When North Korean leader Kim Jong-un’s half-brother Kim Jong-nam was assassinated at Kuala Lumpur’s international airport, it was not the first nor the most spectacular of Pyongyang’s targeting of its perceived enemies.
As tensions rise on the Korean peninsula, North Korea’s past use of transnational terror tactics is raising serious questions about how the embattled regime may respond in the event of a US attack on its weapons or nuclear facilities.
North Korea’s overseas terrorism, including in Southeast Asia, have historically been big bang events. In 1983, a bombing in Myanmar’s then capital Yangon killed 18 high-ranking South Korean officials and three Myanmar citizens.
As with the poisonous nerve agent attack on Kim Jong-nam, the North Koreans have been careful to cover their tracks behind layers of hired assassins, making it difficult for investigators to prove from exactly where the murderous orders originated.
In April this year, the South Korea declassified more than 230,000 pages of foreign ministry documents that shone light on past North Korean terrorism. One document indicates that the Myanmar daughter of the judge who sentenced the two North Korean agents caught in the wake of the Yangon bombing had died a “suspicious death” in Tokyo in 1986.
The documents show that South Korea’s then ambassador in Switzerland, Lee Sang-ok, met with his Myanmar counterpart Thein Tun over lunch to enquire about the death of the Myanmar woman. According to Lee, suicide was ruled out as a motive and cigarette butts of North Korean origin were allegedly found at the place where she was mysteriously killed.
Myanmar broke off bilateral relations with North Korea in the wake of the bombing. After more than a decade of secret connections and collaboration – including North Korean assistance in building underground bunkers and defense installations and a still ongoing missile program – diplomatic ties were restored between the two countries were restored in 2007.
A similarly mysterious death in which North Koreans were believed to be involved occurred in October 1996, when Choi Duck-keun, South Korea’s then arts and culture consul in the Russian eastern port city of Vladivostok, was found dead in his apartment’s stairwell.
While the official cause of death was bludgeoning, the reported discovery of two pencil-sized insertions on Choi’s torso led to speculation that he had been poisoned — with the finger pointing at his political rivals at the North Korean consulate in nearby Nakhodka. It is unlikely that robbery was the motive since he was found with US$1,200 in cash still in his pocket.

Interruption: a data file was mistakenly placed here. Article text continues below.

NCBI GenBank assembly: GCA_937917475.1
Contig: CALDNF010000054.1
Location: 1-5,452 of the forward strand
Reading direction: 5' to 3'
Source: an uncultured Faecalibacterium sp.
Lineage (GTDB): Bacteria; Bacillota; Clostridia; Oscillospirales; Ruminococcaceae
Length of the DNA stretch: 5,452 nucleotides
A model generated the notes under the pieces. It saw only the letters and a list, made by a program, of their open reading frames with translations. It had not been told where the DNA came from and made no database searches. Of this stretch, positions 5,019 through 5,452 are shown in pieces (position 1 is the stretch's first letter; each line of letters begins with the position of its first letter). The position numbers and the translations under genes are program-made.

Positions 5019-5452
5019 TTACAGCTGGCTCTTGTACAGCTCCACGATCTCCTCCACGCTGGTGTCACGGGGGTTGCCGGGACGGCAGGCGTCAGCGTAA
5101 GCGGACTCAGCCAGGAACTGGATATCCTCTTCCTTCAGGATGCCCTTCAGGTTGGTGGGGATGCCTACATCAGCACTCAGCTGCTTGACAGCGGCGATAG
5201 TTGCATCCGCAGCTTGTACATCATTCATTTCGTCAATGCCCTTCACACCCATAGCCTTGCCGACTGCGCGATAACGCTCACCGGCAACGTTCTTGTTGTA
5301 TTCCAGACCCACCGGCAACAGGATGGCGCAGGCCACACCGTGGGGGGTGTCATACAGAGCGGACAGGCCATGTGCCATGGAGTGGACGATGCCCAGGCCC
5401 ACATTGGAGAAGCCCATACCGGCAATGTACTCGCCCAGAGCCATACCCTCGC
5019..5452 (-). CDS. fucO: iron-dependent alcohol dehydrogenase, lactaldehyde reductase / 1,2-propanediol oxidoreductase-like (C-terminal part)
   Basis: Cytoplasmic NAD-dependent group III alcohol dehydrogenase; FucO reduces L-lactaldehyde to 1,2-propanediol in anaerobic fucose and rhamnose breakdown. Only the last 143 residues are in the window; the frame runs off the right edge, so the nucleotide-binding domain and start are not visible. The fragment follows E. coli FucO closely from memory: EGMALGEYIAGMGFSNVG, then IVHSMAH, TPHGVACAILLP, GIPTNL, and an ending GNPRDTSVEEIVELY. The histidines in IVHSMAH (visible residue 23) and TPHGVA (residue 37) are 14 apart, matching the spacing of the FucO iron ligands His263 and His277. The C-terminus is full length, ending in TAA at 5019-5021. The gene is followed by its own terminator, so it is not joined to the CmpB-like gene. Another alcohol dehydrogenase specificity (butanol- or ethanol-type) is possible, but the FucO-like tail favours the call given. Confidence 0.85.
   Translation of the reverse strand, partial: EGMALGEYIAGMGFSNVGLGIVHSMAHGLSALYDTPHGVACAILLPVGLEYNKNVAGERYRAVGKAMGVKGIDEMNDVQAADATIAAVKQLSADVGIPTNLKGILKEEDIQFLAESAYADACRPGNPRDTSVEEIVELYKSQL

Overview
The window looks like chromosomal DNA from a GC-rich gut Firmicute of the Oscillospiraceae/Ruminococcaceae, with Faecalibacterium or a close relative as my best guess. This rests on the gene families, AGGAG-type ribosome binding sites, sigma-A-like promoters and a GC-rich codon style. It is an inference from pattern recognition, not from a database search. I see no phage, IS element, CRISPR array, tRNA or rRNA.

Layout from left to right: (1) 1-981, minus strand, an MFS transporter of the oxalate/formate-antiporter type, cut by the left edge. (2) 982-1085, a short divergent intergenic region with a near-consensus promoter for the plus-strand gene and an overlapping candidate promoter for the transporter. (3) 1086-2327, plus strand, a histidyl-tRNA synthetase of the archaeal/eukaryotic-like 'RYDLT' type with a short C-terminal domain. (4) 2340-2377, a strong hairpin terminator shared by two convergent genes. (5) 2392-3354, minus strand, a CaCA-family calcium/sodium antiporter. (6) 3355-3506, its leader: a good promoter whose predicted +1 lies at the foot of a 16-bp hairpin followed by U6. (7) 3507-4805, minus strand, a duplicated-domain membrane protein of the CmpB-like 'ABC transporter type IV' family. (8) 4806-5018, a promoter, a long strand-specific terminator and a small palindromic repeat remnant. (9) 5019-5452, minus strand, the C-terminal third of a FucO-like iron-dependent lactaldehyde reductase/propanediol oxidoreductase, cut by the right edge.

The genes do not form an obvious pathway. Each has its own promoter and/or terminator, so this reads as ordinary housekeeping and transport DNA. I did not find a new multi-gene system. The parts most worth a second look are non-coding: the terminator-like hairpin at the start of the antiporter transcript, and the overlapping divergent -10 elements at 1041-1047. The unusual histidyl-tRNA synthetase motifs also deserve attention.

The murder shocked Vladivostok’s diplomatic community, but no suspects were arrested. North Korean envoys in Nakhodka vehemently denied any involvement in the killing. Not many were convinced, however, as is turned out that its embassy’s “arts and culture consul” was a cover for intelligence work.
South Korean envoys had apparently probed into North Korea’s involvement in printing counterfeit money, including US bank notes, and drug trafficking activities between the Russian Far East and Korean peninsula.
In 1997, a third overseas assassination was tied to North Korea when Lee Il-nam, a defector from the north was gunned down in a suburb of the South Korean capital Seoul. Lee Il-nam, who lived in the West before settling in South Korea, was not just another escapee from North Korean deprivation and repression.
The year before he was killed, his mother Song Hye-rang, the sister of Song Hye-rim, one of former North Korean leader Kim Jong-il’s mistresses and the mother of Kim Jong-nam, had defected to the West in Geneva. Song Hye-rim supposedly died in exile in Moscow in May 2002; Song Hye-rang, meanwhile, now lives at an undisclosed location in Europe.
Her daughter — the sister of the man who was shot near Seoul in 1997 — defected along with her in 1996 and is believed to be living somewhere in Southeast Asia under an assumed name to protect her identity.
The killing of Kim Jong-nam has shown that the long arm of North Korea’s security services is as shadowy and deadly as it has always been. With escalating tensions on and around the Korean peninsula, it seems likely that any attack on North Korea at home could be retaliated against through killer operations overseas.
Bertil Lintner has reported on North Korea’s weapons of mass destruction for Jane’s Defense, the Far Eastern Economic Review and Wall Street Journal, and is the author of Dear Leader, Great Leader: Demystifying North Korea under the Kim Clan